Wendy comes from a long line of entrepreneurs, designers, artists and thinkers. She grew up on Long Island, NY, in her mother, Ruth's, art studio. From the ages of 3-18 years, after school she would sit in the special chair and critique her mother's paintings. When she was 8, Ruth showed her art at shows on the streets of Manhattan, in art galleries, and in The Hamptons. At 9 Wendy began showing her creations and sold toys she made with her father, George. She was that kid with her cardboard box in the corner of her mother's booth. That was the beginning of her vending and art/craft show career.
At 11, after dinner, she would get handwriting lessons from her engineer father. She was getting ready for the schematic drawing lessons she had from him, from 12-15 years old. During this time, she would sit in on her father's entrepreneurial business meetings held in their kitchen. Her father designed the factory machines to make the entrepreneurs products. The most memorable product design was what we now know as the dreaded plastic grocery store shopping bag. The entrepreneur was a woman.
Like most kids in the American 1970's, TV was part of any suburban household. Commercials were always a source of discussion with her father, dissecting what the message was and what was actually being sold. George also did the family's grocery shopping, which Wendy loved to go do with him. It was always an adventure to read labels on packaged foods, learning what all the processed ingredients actually were.
In high school, Wendy worked in a Foodtown deli, making salads, slicing meats and fish to order, and worked the sample table, giving out tastes. In SUNY Fredonia she studied English lit and was herded into a high school teaching degree. The professors told her they didn't know what to do with an entrepreneur and she didn't really know what that was at the time, anyway. She loved to take her friends to the grocery store, and taught them how to wade through the aisles of mystery foods. She spent a few weeks working at Tops Super Market. After college, she sold and designed newspaper ads for the micro paper, The Adirondack Daily Enterprise.
She left Saranac Lake in 1988, and headed to Ithaca, NY. During this time she had a catering business for 10 years, and for 5 of those years, she worked as a cook and did store shifts at Somadhara Bakery and Natural Foods Grocery. Starting in 1990 for 10 years, she sold ads for the Finger Lakes GrassRoots Festival, set up the festival's merchandising, and then moved into the kitchen, heading up the hospitality catering. She had a devoted and innovative volunteer staff of 50, pumping out 1500 homestyle cooked meals a day for 7 days. She got as much of the food as possible from local businesses and the farming community. This is where she and Andy met in 1995! The sparks flew right then, but their flirty encounters lasted for 4 years before...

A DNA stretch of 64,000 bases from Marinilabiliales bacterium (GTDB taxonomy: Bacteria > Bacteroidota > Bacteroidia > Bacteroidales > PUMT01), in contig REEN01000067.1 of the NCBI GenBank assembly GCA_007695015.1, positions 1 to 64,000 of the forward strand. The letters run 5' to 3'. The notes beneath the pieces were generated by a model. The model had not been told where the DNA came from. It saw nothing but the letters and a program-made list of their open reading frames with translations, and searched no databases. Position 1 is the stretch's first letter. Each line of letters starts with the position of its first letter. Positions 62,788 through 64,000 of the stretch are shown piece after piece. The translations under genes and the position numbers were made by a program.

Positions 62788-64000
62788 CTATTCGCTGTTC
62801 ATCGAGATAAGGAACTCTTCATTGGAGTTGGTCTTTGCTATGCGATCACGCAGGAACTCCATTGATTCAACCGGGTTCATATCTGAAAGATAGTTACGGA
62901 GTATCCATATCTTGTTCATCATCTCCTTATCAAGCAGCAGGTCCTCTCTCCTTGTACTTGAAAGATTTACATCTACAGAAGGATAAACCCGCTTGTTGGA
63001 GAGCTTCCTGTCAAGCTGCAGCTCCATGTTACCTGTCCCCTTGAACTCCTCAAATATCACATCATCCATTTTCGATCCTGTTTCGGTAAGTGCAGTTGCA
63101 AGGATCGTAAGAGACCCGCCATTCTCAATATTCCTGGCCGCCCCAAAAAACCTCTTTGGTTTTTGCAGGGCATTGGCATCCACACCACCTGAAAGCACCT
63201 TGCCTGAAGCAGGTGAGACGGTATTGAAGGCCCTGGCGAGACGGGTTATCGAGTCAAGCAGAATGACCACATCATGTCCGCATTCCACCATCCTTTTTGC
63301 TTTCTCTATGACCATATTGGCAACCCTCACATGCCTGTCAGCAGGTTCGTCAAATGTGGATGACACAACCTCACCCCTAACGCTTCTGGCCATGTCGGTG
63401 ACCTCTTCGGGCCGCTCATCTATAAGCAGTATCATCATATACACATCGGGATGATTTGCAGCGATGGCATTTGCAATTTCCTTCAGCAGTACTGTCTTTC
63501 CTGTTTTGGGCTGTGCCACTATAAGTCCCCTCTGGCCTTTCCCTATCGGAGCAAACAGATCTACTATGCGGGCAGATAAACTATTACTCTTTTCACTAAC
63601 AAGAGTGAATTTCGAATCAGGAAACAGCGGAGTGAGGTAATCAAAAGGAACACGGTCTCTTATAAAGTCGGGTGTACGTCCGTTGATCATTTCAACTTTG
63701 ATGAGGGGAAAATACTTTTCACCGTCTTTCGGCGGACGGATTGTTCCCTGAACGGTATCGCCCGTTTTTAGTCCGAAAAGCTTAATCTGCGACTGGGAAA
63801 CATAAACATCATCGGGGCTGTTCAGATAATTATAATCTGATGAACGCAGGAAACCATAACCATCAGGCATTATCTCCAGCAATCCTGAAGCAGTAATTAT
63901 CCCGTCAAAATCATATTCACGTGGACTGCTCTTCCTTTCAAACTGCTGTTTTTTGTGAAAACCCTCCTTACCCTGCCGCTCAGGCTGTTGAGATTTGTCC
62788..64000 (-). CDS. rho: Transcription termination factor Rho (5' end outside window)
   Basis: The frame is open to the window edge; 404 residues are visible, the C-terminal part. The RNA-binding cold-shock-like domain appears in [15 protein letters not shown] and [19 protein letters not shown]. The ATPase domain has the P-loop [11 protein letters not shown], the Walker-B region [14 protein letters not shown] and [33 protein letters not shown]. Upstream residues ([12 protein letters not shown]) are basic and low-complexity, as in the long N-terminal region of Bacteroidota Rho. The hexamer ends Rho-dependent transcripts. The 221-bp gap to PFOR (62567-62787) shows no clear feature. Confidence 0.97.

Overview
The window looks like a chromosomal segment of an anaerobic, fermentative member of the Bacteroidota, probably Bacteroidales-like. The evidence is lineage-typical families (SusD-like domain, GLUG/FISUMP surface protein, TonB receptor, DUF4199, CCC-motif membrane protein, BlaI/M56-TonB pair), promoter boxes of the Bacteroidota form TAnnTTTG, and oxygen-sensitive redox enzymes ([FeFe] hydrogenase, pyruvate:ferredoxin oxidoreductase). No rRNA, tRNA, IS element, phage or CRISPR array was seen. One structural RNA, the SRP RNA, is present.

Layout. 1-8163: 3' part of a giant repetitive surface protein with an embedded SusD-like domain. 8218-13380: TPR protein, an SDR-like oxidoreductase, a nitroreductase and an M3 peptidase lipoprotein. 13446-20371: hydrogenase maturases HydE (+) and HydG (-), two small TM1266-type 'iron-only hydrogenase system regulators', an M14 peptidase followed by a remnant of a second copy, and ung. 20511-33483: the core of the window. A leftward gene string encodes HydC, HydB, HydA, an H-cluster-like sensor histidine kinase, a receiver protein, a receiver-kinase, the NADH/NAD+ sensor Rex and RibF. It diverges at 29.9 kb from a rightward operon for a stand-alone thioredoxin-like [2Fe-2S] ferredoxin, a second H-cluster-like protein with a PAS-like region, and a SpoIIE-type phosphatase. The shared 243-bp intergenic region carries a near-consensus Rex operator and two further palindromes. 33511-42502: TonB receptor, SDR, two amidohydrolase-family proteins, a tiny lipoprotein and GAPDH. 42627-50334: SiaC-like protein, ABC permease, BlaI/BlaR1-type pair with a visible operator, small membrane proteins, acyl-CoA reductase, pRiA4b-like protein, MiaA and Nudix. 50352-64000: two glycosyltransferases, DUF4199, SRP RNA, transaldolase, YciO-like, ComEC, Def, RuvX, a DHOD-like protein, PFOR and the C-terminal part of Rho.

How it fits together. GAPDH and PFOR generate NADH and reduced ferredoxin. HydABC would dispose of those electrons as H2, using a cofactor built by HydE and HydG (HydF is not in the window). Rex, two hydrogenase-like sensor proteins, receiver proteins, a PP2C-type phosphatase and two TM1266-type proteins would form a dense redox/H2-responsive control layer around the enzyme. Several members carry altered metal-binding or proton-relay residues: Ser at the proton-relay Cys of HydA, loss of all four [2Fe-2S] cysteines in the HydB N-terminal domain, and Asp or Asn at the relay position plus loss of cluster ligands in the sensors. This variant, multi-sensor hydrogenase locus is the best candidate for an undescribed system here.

To this day, Wendy still LOVES the grocery store business and loves to supply them with the best personal care that her and Andy's company can provide.
In her spare time, Wendy is a textile wool wet felt artist with a natural dye studio and is also a mad knitter. She is also a hack gardener, she reads a lot, studies finance, hikes, builds their house with Andy, and hangs with their 4 cats and 10 chickens.
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soap and money
How much soap money does a shower cost you?
Let's say you spend $3.00 on a bar of soap and it lasts for 7 days of showers. That's $.43 per shower.
For your next bar of soap, you spend $8.50. That seems like a lot of money, except it lasts for 8 weeks or 56 showers. That's $.15 cents per shower. F.Y.I.: One bar lasts me and Andy 6 weeks of daily showers - 84 showers.
Good soap is cost effective. More
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